Peruvian Water Cult?

If you haven’t read one of my blogs prior to this, I thank you for reading this one. It has been a great semester full of learning about fascinating archaeological sites! I get all of my articles from the National Geographic Society website because I am obsessed with their magazine, of which I am a subscriber. I generally go to the archaeology tab and see what is new and exciting and pick one of them to write about. This week I came across an article about ancient South American life, which is something that we have been very focused on lately with the Maya, Inca, and so on. The article is titled “Ancient Tomb Built to Flood – Sheds Light on Peru Water Cult?” Peruvian archaeologists were excavating a site of a pre-Incan priestess, but what caught their attention was what was below it. Below this tomb was another tomb that is nearly 800 years old. The presence of this tomb shows the importance this culture placed on water and their worship of it. These people are called the  Sicán, a people that are referenced in our book for this course. This specific burial is of their elite and they chose to bury him in the water table because it was in alignment with their beliefs. They believed that upon death, the body became a seed that would sprout into new life. Knowing this, it is obvious that they would want to bury their leaders deep in the water table, that way they could be reborn and rule again! Typically elite tombs are found in isolation, but then why is this specific site a stacked tomb? It is because they shared lineage, religious importance, or political succession of ruling these people. The water table has changed a lot over the last 800 years, but what we do know is that they were a very wealthy people that worshiped and had great control over water. Although they had great irrigation systems, they were still vulnerable to droughts and floods, which inevitably caused their demise. To wrap it up, it is very interesting that they worshiped water, but it is extremely understandable, especially in ancient times. We are all at the mercy of Mother Nature and are constantly reminded of it. Again, if you are reading this, thank you. I have enjoyed reading your posts as well. Have a great summer and good luck on your finals! And when you are preparing your will… think about having a water burial!

2 thoughts on “Peruvian Water Cult?

  1. I love this! It is beautiful to see what cultures rely on what force of nature to survive. For example, a culture that heavily relies on rivers bases their entire way of giving directions off of the river. So if we lived there and I wanted to give you directions from the Spartan Stadium to the Computer Center, I would tell you it is north of the river, and in the opposite direction of the flow of the river. I think it is so neat when people love and respect nature like this, because ultimately nature is the deciding force on our lives. A whole city can be wiped out with a single flood or starve with drought, so it is no wonder that water was so highly worshiped. Now we have back up and ways to avoid disasters like that, but as we have seen before, we are still very much at the mercy of Mother Nature. The only thing I’m curious about was how they kept their drinking water separate from the water that the bodies were in. If the water in the tombs was able to fall and rise with the water table then it clearly has a way in and out so it could easily mix in with water they would need to use right?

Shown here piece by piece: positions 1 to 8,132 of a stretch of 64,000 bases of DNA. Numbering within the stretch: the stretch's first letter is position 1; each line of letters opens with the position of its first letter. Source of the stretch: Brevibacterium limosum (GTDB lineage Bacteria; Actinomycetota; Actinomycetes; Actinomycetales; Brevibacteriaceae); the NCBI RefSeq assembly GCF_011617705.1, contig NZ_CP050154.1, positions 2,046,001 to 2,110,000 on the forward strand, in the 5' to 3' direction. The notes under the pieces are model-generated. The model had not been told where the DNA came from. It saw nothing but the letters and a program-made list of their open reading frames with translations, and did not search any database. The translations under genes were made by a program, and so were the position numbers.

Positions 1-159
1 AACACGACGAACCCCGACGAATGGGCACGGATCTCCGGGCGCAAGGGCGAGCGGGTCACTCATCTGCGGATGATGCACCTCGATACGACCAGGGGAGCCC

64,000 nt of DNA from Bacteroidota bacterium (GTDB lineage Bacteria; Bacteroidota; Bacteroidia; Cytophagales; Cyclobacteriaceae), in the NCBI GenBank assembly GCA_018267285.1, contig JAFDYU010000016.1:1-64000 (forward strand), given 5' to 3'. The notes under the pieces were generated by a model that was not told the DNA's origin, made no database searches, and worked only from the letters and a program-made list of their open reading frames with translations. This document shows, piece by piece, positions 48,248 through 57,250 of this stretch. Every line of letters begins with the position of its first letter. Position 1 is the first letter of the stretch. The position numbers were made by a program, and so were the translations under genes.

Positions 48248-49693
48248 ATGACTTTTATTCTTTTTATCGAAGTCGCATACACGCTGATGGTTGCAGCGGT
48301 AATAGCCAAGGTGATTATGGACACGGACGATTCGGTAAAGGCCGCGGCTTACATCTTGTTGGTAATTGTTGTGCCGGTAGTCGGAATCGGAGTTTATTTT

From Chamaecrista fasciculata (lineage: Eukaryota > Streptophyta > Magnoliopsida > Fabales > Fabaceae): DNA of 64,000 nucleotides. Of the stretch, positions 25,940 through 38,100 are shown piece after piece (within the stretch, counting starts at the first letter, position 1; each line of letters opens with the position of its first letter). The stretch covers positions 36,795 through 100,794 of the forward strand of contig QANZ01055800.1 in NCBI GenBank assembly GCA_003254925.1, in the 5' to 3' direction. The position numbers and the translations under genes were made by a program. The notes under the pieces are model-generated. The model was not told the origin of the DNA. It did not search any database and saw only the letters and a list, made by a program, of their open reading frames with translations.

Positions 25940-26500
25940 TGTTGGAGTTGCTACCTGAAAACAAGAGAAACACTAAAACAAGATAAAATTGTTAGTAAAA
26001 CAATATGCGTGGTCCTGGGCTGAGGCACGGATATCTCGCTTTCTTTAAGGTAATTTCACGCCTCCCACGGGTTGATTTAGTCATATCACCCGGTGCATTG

2. I found this blog post very interesting because it shows a similarity between ancient culture and modern culture. Although we don’t worship water in the same way the ancient peruvians did, water is very much a big part of our lives. We see it in the Red Cedar, in the weather, and in every building on campus. As humans, we must survive on water, and therefore, must put some significant importance on it. While the ancient peoples often put religious importance on it, this is probably because they didn’t understand the science behind its importance. They knew that water was important, and saw all of its uses. However, their little knowledge of science led them to place the reasoning behind its importance on religion. Despite our non-religious uses for water, this still shows the similarities between us. We both need water. And likewise, the lives of both these people, the ancient peruvians and modern humans, center around water. There is a reason our campus is on the Red Cedar, and that major cities form near great bodies of water. Water is a source of nourishment and health. It is a source of enjoyment and fun. It is a way to travel and trade. It is a way to clean and cleanse. It can be utilized for power. There is no doubt that water is completely necessary and required for humans to live. It serves so many purposes to us. It is a central part of our lives, and will remain a central part for as long as humans need water.

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